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Condition - Sensitive skin

By Cathy Robinson BSc(Hons) DipNutMed MWNMS

Your skin reflects what is going on inside your body and all skin conditions mirror the body’s internal and nutritional situation.  The health of the digestive system is intrinsically linked with the health of the skin and, if we cannot remove toxins effectively via the digestive route, the skin will suffer. Sensitive skin can be characterised by psoriasis, dermatitis, acne, blackheads or unexplained redness and itching.

Contributing factors

  • Chemical sensitivities, e.g. to soap, detergents, etc
  • Food intolerances
  • Nutritional deficiencies
  • Imbalances in the bacterial population of the digestive tract
  • Poor liver detoxification

Useful nutrients

  • Multivitamin/mineral, to ensure the skin is getting the nutrients it needs. Important skin nutrients include zinc; which contributes to skin repair, with low levels being associated with acne; vitamin A, which is necessary for the repair of skin tissue; and silicon, which is an important component of connective tissue
  • Essential fatty acids, especially of the omega 3 series, such as those found in fish oils and flax seeds, may help to reduce inflammation and encourage a balanced production of the skin’s natural oil barrier
  • B complex vitamins, which, if deficient, can lead to skin problems such as dermatitis
  • Vitamin C is a major component of collagen, the skin’s structural matrix
  • MSM may play a role in collagen metabolism and, therefore, skin healing, but may also help to reduce inflammation. MSM can also be applied topically as a cream
  • L-glutamine provides a fuel for the lining of the digestive system, thus aiding its function
  • A probiotic, containing the friendly bacteria, which naturally reside in our digestive system, may be useful in cases of skin complaints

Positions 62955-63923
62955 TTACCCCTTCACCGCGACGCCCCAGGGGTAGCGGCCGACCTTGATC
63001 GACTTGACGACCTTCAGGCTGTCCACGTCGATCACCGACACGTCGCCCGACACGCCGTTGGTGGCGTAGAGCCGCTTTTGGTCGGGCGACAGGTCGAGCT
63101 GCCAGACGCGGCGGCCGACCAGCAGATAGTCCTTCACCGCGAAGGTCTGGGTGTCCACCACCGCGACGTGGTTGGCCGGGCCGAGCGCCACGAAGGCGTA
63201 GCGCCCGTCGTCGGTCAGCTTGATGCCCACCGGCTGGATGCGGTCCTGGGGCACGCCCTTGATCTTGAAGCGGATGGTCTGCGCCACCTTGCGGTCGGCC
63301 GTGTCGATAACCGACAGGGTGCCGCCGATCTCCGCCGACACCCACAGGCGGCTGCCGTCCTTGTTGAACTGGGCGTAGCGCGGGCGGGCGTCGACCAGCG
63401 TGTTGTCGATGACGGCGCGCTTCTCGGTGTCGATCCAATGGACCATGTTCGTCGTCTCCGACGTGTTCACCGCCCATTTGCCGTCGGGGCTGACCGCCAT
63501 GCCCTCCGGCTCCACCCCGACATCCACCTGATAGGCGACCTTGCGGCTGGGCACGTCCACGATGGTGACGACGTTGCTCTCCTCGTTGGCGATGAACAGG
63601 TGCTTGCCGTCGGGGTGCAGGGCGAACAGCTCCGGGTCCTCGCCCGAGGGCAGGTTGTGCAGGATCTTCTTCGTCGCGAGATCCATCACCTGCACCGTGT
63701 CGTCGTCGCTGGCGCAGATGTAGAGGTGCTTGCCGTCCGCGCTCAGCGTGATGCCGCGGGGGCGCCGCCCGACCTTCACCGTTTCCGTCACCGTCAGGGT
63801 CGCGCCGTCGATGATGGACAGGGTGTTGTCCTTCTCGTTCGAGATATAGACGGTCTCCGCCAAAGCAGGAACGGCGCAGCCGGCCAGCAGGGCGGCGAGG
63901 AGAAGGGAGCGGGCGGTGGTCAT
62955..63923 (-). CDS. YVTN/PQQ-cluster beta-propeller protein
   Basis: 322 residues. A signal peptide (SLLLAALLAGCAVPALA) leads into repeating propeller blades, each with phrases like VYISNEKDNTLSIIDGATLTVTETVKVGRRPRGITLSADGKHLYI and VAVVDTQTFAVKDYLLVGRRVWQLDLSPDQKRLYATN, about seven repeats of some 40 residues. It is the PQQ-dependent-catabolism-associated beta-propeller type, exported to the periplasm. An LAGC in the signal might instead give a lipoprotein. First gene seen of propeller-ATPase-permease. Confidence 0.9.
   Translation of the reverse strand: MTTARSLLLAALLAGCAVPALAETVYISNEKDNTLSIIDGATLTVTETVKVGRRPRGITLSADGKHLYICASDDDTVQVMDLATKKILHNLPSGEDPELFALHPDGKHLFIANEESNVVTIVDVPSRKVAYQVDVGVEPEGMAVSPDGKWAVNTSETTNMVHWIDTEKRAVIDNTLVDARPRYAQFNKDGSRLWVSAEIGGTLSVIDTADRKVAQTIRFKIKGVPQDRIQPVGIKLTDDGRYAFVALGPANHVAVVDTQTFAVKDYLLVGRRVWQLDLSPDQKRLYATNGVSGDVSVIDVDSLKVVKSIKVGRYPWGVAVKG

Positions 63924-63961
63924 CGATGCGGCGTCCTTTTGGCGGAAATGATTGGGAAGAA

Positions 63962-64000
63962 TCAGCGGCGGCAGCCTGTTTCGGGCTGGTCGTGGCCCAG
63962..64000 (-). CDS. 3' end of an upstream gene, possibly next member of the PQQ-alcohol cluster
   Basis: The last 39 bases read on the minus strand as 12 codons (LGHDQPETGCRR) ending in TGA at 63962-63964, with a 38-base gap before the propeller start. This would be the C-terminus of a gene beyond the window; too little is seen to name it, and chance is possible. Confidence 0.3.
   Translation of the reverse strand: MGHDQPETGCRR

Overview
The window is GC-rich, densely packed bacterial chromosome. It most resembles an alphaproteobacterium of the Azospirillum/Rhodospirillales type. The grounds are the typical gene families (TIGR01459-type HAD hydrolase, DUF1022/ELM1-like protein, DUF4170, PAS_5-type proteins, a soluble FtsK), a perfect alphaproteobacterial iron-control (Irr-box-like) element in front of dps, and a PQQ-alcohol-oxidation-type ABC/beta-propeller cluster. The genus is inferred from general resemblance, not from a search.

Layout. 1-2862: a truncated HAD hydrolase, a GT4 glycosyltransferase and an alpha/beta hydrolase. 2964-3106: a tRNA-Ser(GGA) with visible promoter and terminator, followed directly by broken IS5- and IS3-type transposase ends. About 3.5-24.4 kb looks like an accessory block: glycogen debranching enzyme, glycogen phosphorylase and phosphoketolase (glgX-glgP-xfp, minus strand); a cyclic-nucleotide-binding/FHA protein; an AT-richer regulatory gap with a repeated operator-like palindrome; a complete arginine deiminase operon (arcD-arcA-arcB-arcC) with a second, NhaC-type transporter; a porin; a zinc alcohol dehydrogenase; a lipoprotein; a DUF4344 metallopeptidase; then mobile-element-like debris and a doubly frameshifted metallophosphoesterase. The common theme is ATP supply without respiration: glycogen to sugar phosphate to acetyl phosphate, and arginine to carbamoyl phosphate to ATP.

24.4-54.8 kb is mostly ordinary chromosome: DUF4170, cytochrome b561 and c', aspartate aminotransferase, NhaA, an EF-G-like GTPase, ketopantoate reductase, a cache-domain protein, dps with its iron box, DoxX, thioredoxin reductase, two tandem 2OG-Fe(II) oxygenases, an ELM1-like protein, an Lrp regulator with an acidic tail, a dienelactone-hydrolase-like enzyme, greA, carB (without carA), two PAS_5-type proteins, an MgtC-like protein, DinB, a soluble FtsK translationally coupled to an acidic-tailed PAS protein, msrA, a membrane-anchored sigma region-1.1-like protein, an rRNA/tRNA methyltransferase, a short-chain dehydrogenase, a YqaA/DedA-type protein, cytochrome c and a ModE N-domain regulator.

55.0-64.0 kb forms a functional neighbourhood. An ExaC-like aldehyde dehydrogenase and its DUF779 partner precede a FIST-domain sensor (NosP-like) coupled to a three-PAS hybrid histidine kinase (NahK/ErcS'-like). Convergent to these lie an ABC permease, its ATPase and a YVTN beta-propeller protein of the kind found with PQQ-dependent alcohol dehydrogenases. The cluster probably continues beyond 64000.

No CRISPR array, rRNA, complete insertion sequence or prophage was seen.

• Liver-supporting herbs, such as milk thistle, can aid detoxification 


  • Reduce saturated fats in the diet, including dairy products, red meat and fried foods, and increase essential fats, which are found in oily fish, nuts and seeds and their associated oils
  • Reduce the amount of refined sugar, as sugar can interfere with the anti-inflammatory mechanisms in the body and may reduce the effectiveness of the immune system
  • Reduce caffeinated drinks, such as coffee and coke, and avoid alcohol.  Cat’s claw tea may play a role in managing inflammation
  • Identify and eliminate food sensitivities. A food intolerance pinprick blood test is available, which you can carry out at home
  • Avoid refined foods, including biscuits, cakes, pies and sugared breakfast cereals
  • Increase intake of wholegrains, including oats, brown rice, quinoa, buckwheat and barley
  • Eat plenty of fresh organic fruits and vegetables
  • Keep hydrated by drinking plenty of filtered or distilled water


  • Relax and chew your food well
  • Wear loose clothing whenever possible
  • Try skin brushing, using a natural bristle brush, to improve lymph flow. Use only a very light pressure at first and avoid any sensitive areas. Brush daily, towards the heart, before your bath or shower. Massage and rebounding can also improve circulation and lymph flow, which, in turn, can improve detoxification 

According to the Psoriasis Association, around two to three per cent of the population in the UK and Ireland are sufferers.  What can you do? In addition to the earlier suggestions, the following supplements may be useful:


  • Betaine HCL, to aid protein digestion – incomplete protein digestion can increase bowel toxicity and has been shown to exacerbate symptoms
  • Chromium – sufferers tend to have increased serum levels of insulin and glucose
  • Aloe vera – to help digestive function and detoxification
  • Probiotics – to help intestinal function


  • It is especially important to limit intake of animal products, due to their inflammatory potential
  • Include more sulphurous foods in the diet, such as garlic and onions
  • Include flax seeds in your diet for additional fibre and to support healthy bowel function
  • Try to reduce stress with relaxation techniques. Taking regular warm baths and adding dead sea salt or mineral salts may be restful and calming
  • Using MSM topically as a cream may be helpful  

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